Saturday, January 19, 2008

"Indigenous" institutions and colonial origins of development

In a new World Bank working paper, Cambridge historian CA Bayly offers a revision of the "colonial origins of comparative development" story (link to paper). Contrasting Indian and African colonial experiences, Bayly notes that Indian commercial and knowledge institutions were quite sophisticated before the arrival of colonists. Indian elites were thus well-prepared to adapt for their own purposes institutions and practices introduced by the colonists. The British colonists would also employ many locals in administration; eventually Indian administrators would be employed throughout the British empire. As such, the colonial experience did more to boost development capacity in the Indian colonies than in the African colonies. Revising the Acemoglu et al line of reasoning, social conditions as much as environmental conditions that explain the difference in the extent to which institutional transfer succeeded, at least in these cases.

Bayly does not offer a theory of why "indigenous" social conditions were so different in the two regions, but he cites others who discuss ecological factors that favored dense, sedentary agriculture in many parts of India versus more expansive and mobile agriculture throughout Africa. So in a way we are back to ecological factors, but with social consequences in pre-colonial times as intervening factors.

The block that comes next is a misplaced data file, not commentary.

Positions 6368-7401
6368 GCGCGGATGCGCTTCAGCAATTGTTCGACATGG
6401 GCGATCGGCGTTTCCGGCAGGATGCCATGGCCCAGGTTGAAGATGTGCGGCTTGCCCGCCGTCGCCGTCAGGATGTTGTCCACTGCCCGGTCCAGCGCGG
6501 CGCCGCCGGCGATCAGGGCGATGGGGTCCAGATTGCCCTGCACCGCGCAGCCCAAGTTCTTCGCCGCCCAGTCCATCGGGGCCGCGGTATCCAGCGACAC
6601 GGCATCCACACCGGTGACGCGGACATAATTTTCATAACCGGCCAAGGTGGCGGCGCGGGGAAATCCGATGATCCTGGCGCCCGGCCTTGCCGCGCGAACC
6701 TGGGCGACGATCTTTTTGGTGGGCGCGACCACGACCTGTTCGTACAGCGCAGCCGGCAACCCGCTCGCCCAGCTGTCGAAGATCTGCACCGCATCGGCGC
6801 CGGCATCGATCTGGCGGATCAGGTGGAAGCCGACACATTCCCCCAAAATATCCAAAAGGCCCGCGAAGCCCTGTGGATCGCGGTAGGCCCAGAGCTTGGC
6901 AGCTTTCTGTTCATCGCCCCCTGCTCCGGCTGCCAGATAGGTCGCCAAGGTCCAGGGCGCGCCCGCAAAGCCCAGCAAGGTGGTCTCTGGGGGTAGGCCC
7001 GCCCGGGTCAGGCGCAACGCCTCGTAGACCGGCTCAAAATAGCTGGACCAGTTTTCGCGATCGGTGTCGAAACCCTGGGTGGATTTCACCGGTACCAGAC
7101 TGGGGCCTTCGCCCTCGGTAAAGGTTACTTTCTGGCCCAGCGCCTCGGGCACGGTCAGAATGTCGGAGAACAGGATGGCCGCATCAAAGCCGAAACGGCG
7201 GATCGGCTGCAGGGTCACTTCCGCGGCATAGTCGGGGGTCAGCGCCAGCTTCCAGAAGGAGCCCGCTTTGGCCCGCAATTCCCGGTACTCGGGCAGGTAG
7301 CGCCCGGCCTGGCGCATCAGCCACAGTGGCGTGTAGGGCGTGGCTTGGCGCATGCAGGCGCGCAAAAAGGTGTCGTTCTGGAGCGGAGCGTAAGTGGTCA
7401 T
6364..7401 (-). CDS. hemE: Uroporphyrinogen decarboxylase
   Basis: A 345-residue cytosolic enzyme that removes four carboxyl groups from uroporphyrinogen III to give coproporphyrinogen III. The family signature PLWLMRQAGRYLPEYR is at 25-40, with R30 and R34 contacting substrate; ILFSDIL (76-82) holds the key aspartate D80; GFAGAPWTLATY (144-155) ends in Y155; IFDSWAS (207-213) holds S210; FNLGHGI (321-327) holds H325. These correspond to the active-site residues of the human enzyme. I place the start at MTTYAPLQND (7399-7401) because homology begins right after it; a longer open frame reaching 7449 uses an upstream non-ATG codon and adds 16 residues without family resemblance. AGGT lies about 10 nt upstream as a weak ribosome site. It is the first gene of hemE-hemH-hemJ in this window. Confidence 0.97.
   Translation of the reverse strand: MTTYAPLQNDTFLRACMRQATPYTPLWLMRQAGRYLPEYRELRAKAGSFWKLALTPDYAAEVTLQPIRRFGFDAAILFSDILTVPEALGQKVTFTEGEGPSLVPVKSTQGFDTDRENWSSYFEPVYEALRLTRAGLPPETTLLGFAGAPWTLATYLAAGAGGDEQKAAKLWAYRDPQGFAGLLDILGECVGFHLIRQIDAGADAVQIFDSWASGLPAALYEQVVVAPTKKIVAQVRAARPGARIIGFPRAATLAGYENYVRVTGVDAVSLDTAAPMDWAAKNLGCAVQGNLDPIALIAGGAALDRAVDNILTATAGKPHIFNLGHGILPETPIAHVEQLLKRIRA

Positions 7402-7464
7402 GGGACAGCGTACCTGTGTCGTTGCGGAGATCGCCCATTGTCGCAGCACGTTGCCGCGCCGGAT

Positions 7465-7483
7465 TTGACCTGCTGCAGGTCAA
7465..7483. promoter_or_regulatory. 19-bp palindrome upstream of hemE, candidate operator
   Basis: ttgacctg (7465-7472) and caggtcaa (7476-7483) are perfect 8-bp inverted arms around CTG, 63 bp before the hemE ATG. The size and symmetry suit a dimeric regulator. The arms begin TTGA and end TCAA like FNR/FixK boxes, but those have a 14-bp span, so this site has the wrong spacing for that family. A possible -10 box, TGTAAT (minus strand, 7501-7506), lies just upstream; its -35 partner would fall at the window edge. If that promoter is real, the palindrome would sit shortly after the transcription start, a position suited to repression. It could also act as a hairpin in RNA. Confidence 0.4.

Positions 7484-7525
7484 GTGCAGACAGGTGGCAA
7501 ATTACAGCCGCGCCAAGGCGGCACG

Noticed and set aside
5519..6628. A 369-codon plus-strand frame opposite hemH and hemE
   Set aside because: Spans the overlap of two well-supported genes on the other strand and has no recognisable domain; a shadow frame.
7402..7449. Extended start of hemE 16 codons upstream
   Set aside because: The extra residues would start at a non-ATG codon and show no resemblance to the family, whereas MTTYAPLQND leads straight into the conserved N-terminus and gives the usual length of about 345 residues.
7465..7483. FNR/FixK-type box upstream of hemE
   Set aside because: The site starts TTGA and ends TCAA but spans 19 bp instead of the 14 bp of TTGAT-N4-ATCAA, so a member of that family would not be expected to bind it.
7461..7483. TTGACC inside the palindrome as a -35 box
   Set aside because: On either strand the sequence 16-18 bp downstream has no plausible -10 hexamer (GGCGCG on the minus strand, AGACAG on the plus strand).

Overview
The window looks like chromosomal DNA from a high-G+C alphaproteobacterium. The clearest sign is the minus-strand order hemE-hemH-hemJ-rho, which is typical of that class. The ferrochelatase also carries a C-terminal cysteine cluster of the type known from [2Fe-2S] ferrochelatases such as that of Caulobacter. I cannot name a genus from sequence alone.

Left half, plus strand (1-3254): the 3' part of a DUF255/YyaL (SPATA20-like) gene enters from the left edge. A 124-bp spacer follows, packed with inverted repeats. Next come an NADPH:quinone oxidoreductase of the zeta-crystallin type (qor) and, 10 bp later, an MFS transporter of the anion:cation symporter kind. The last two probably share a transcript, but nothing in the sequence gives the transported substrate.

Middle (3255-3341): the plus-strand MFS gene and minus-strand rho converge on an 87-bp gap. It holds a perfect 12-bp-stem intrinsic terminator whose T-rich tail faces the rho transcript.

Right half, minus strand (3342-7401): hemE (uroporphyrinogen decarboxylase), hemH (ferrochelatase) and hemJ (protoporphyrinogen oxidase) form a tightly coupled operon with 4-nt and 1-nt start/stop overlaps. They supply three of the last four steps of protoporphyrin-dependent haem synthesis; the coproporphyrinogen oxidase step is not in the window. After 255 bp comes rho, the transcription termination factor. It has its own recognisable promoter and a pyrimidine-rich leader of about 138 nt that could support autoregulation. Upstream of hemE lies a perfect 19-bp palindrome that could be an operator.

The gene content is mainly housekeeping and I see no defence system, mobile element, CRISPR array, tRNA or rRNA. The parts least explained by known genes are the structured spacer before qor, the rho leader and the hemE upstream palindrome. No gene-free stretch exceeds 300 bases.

Bayly's contribution is useful in providing clear examples of how the success of "interventions"---in this case, colonial institutional transfer---depend on the recipient social environment. On the one hand, there is some danger here of inspiring people to rush to ad hoc judgments about whether recipient social environments were well-suited to absorb innovations in other cases. On the other hand, it would be similarly foolish to disregard the potential constraints associated with low "absorption capacity" of recipient social environments. Grist for the mill...

No comments: